Efficacy of Hydromechanical Therapy in Nonhealing, Chronic Wounds as a Cost- and Clinically Effective Wound Care Modality

Haley DesJardins, MD; Sydney Char, MD; Patrick Marasco, MD; Yung-Chang Hsu, MD; Lifei Guo, MD, PhD, FACS


Wounds. 2021;33(11):296-303. 

In This Article

Abstract and Introduction


Introduction: Chronic wounds pose a widespread challenge to health care, with many new, costly wound care modalities introduced in recent years with varying degrees of success. Bacterial biofilms have been postulated as one of the main culprits of the stagnation of chronic wound healing. For years, surgical fields have used pressurized irrigation for cleansing surgical wounds, but its utility in managing nonhealing chronic wounds has often been overlooked.

Objective: In this case series, the authors aimed to demonstrate that hydromechanical therapy with pressurized irrigation can be a cost-effective and clinically effective wound care modality.

Materials and Methods: The authors present 6 clinical cases of difficult nonhealing wounds managed with hydromechanical therapy with pressurized irrigation, a follow-up from the initial case report. Other, often more expensive modalities, had previously failed. In all 6 cases, irrigation was performed using tap water or saline either at home or long-term care facilities. Literature that focused on the mechanism of healing from hydromechanical therapy was reviewed.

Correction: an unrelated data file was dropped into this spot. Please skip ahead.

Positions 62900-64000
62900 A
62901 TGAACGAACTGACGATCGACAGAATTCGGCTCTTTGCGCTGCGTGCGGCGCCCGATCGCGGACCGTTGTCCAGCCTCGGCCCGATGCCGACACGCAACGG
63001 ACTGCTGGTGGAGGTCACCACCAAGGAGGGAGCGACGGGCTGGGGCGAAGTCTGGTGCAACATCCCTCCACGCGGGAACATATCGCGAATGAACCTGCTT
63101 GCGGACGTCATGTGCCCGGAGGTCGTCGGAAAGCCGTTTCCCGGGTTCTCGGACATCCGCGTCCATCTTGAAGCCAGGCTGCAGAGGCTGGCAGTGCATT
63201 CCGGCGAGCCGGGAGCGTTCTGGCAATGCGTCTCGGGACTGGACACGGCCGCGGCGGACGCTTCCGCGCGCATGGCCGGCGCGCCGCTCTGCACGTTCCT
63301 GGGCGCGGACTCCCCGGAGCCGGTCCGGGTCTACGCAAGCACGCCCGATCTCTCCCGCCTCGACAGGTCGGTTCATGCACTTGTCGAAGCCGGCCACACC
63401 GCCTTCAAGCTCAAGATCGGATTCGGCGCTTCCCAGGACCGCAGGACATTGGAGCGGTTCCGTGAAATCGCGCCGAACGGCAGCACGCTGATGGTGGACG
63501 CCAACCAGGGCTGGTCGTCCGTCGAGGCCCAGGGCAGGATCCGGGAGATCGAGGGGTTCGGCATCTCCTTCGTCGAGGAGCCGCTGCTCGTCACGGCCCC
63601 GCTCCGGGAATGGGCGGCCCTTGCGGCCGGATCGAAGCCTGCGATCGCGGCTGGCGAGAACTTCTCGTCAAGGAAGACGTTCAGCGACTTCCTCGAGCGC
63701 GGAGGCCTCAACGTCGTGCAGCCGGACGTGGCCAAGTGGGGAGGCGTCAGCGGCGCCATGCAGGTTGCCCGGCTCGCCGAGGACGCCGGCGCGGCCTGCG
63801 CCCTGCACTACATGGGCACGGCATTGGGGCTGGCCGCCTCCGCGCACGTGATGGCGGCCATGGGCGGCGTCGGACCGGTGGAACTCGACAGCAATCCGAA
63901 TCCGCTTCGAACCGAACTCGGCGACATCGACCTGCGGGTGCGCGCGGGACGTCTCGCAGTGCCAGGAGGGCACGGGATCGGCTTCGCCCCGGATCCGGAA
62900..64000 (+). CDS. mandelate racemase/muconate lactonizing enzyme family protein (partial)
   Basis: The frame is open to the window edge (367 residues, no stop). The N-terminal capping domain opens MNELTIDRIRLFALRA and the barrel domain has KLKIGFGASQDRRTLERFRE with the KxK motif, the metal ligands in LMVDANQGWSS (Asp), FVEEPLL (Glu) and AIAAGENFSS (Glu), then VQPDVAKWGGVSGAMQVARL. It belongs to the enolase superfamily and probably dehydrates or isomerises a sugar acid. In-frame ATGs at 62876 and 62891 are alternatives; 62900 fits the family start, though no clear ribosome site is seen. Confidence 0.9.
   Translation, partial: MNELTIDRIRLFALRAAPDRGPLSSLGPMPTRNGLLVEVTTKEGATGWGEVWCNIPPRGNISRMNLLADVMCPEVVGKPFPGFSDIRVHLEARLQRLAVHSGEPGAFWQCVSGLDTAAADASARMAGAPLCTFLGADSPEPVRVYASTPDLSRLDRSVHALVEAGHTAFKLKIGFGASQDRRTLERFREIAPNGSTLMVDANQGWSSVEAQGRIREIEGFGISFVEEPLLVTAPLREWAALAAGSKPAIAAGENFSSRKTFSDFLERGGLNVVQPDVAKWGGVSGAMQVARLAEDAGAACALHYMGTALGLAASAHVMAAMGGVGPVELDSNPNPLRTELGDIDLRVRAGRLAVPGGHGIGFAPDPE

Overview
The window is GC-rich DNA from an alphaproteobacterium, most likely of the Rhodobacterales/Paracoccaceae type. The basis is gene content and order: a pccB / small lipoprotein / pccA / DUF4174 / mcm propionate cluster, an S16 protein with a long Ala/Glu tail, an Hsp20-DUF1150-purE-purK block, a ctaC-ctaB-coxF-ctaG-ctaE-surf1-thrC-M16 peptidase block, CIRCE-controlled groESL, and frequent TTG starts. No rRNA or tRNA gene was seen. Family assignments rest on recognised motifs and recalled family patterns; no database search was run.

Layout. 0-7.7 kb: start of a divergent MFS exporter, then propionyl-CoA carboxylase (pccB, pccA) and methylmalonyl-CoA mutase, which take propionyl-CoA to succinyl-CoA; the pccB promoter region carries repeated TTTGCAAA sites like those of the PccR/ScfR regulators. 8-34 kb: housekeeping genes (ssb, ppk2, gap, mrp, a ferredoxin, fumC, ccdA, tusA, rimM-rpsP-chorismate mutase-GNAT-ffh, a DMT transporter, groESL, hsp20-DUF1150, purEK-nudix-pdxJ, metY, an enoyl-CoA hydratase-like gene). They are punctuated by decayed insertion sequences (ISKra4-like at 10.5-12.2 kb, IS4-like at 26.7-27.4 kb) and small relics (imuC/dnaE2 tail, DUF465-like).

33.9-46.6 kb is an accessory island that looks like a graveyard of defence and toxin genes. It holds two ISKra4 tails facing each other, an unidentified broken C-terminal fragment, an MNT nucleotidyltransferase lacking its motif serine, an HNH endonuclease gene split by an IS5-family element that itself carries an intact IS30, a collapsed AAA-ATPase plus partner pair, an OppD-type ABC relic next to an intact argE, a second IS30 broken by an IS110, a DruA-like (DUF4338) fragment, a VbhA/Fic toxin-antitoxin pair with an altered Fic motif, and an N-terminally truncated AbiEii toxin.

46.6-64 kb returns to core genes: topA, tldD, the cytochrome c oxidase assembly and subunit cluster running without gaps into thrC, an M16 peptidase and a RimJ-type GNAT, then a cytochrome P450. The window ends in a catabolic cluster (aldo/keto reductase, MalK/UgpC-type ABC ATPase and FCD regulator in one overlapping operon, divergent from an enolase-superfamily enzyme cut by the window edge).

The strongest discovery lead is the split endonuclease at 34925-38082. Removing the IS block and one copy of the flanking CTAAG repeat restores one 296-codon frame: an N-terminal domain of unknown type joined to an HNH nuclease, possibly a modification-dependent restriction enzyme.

Results: All chronic wounds in the series reached stable healing. The authors speculate that such healing was achieved through biofilm disruption and tissue stimulation with a mechanical impact. Literature supporting this hypothesis is presented.

Conclusions: The current clinical results offer a new perspective on the role of a traditional surgical modality of hydromechanical therapy in chronic wound care and on the associated opportunity of potential cost savings.


Chronic wounds present serious medical and surgical challenges due to a significant degree of recalcitrance to standard, more expensive wound care treatments. Multiple systemic and cellular factors could be involved, such as arterial insufficiency, venous insufficiency, radiation fibrosis, nutritional deficiency, bacterial colonization, and biofilm. Nonhealing chronic wounds negatively affect the quality of life of patients and cost the United States health care system more than $25 billion per year.[1]

Bacterial colonization and biofilm are disruptive to the normal healing pathways; yet they are ineffectively managed with antibiotics, antiseptics, and/or serial sharp debridement.[2] Polymicrobial colonization of chronic wounds contributes to multispecies biofilm formation on wound surfaces with concurrent disruption of collagen synthesis, alteration of matrix metalloproteases, and inhibition of neutrophil and macrophage functions.[3] Bacteria produce numerous healing inhibitors such as proteases, enzymes, and toxins, lower local wound tissue oxygen levels, and deplete nutrients necessary for healing.[4] Furthermore, wound surface factors, such as foreign bodies and necrotic tissue, only serve as a milieu that promotes bacterial growth, further delaying or preventing normal healing through overstimulation of metalloproteases. Consequently, wounds remain in an unregulated state of inflammation without granulation, epithelialization, or wound contraction.[5,6]